Founder Buckley ousted from Elephant Sanctuary
From ANIMAL PEOPLE, April 2010:
HOHENWALD, Tennessee–Elephant Sanctuary in Tennessee
cofounder Carol Buckley, ousted from the organization on March 17,
2010, in early April announced the formation of a new nonprofit
umbrella for her work called International Elephant Aid.
“Over the next year I will travel internationally seeking
projects and problems, brainstorming with others involved in elephant
welfare and assisting those in need,” Buckley posted to her personal
web site. “My goal is to be a resource, bringing to the table all
that my work has taught me over these past 36 years. Providing
sanctuary is a worldwide need, and now I plan to make it a reality.”
As a start, Buckley said. “I will be searching for
opportunities to learn about elephant and mahout life in Nepal,
India, and Thailand. With elephants being banned from zoos in India
and mahouts forbidden from bringing elephants into Bangkok to beg,”
Buckley explained, “I am excited about the possibilities of creating
sanctuaries where wild-born, captivity-raised elephants can once
again be returned to a semi-wild environment. My work has
demonstrated that given sanctuary, elephants naturally form lifelong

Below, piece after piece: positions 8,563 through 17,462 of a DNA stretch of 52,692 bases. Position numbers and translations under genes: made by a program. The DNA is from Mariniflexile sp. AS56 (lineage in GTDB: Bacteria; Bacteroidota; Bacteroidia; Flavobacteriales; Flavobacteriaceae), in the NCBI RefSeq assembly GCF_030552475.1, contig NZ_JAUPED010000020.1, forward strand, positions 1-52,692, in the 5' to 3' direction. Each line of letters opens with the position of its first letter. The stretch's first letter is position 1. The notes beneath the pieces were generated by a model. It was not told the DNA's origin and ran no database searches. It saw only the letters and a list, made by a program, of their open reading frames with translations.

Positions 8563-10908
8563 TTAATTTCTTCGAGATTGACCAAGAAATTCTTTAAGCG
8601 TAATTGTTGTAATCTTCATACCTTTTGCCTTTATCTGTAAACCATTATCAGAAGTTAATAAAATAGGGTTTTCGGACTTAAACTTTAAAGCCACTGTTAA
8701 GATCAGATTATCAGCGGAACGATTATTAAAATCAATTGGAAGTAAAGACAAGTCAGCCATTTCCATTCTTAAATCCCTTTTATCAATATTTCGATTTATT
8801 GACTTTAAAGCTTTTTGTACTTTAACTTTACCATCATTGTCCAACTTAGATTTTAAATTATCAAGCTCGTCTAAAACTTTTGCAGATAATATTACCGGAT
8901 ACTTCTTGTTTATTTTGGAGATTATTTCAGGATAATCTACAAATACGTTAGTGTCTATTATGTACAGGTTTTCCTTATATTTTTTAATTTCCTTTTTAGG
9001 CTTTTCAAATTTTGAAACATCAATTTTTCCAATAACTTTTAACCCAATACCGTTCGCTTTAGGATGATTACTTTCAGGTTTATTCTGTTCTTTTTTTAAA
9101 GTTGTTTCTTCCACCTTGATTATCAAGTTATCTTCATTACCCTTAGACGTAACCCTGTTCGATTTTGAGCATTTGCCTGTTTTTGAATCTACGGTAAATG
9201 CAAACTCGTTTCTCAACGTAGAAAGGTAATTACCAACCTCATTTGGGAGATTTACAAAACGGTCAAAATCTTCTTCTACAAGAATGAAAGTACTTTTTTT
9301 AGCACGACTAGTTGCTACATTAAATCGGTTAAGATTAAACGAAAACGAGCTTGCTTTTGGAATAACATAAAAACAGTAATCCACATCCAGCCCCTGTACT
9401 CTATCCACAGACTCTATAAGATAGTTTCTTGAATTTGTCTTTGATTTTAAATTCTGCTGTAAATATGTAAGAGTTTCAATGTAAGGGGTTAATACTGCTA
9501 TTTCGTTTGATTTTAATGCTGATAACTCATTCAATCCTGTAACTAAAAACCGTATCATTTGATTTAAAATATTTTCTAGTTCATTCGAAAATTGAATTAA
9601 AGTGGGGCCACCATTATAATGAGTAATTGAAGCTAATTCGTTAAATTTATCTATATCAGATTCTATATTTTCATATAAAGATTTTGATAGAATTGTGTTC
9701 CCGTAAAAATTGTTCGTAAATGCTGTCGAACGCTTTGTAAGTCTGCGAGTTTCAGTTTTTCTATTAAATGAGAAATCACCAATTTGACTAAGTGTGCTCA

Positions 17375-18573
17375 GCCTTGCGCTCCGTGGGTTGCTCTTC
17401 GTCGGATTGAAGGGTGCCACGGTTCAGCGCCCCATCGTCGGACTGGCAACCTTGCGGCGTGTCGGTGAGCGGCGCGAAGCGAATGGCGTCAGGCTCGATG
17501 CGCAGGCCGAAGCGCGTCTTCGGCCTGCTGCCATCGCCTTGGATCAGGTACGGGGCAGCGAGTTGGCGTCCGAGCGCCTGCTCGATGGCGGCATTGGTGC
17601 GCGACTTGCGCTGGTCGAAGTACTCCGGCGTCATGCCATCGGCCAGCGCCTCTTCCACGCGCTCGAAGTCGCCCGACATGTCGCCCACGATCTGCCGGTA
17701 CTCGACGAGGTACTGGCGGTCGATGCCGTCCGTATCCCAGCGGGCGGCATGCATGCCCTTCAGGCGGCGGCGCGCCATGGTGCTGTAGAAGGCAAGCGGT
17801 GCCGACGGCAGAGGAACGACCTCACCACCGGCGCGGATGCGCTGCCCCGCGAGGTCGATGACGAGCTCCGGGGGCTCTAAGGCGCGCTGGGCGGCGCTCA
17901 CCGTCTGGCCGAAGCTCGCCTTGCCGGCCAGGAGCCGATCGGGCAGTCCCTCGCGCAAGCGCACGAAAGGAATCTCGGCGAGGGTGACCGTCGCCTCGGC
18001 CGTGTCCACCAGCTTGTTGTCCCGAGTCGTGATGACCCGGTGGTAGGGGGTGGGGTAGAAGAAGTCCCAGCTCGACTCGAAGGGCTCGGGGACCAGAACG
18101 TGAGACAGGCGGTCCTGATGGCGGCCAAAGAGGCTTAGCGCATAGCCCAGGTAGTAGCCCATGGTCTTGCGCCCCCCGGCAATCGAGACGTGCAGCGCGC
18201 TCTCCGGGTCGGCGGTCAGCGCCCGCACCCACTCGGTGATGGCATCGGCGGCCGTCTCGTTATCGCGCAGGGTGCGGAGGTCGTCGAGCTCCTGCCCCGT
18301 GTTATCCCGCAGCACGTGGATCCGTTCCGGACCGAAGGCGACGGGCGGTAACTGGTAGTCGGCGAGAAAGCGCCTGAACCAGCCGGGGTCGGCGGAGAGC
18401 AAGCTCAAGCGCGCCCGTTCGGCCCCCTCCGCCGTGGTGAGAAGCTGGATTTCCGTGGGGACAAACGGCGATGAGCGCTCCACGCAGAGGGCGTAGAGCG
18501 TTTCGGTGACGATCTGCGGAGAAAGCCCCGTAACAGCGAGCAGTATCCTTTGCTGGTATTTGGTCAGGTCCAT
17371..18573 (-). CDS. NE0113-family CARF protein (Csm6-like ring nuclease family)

bonds. Even unrelated herd members form relationships reminiscent of
the family dynamics of their wild counterparts.”
Buckley did not respond to inquiries from ANIMAL PEOPLE and
the Nashville Tennessean.
Buckley began her work with elephants in 1974, as caretaker
for a baby elephant named Tarra who was imported from Burma by a
southern California tire dealer as a promotional stunt just before
the Endangered Species Act halted elephant imports by private parties.
Eventually Buckley bought Tarra and performed with her in
circuses until circa 1980, but retired from performing after coming
to realize that circus life is not natural for elephants.
Buckley, 55, and Scott Blais, 38, opened the Elephant
Sanctuary in Tennessee in 1995. It was more spacious, then, than
all other sanctuaries for captive elephants combined. The only
comparable sanctuary today, the Performing Animal Welfare Society’s
Ark 2000, debuted five years later.
The beginning of the end for Buckley at the Elephant
Sanctuary came soon after acting chief executive officer Mary Baker
joined the staff in November 2009. The Elephant Sanctuary web site
describes Baker as a “strategic consultant with more than 20 years
experience consulting with not-for-profit and for-profit
“On November 21, 2009,” Buckley posted, “I was placed on
an involuntary leave of absence. I was told by the board that some
staff had complained that they felt intimidated by my management
style. I was instructed not to speak to staff, media, or donors.
On January 19, 2010, I was removed as CEO, president, and board
“I was offered employment as director of global outreach,”
Buckley said, which would have allowed Buckley to do work similar to
the mission Buckley projects for Internatonal Elephant Aid, but
Buckley objected that this would have removed her from the Elephant
Sanctuary, including her home on the grounds; would have kept her
from contact with the elephants, including Tarra, and would have
restricted her “from doing any elephant welfare work in the United
States,” she added.
Baker fired Buckley on March 17, 2010. Blais posted a
message of support for the decision to the Elephant Sanctuary web
site, but the sanctuary did not offer any explanation for ousting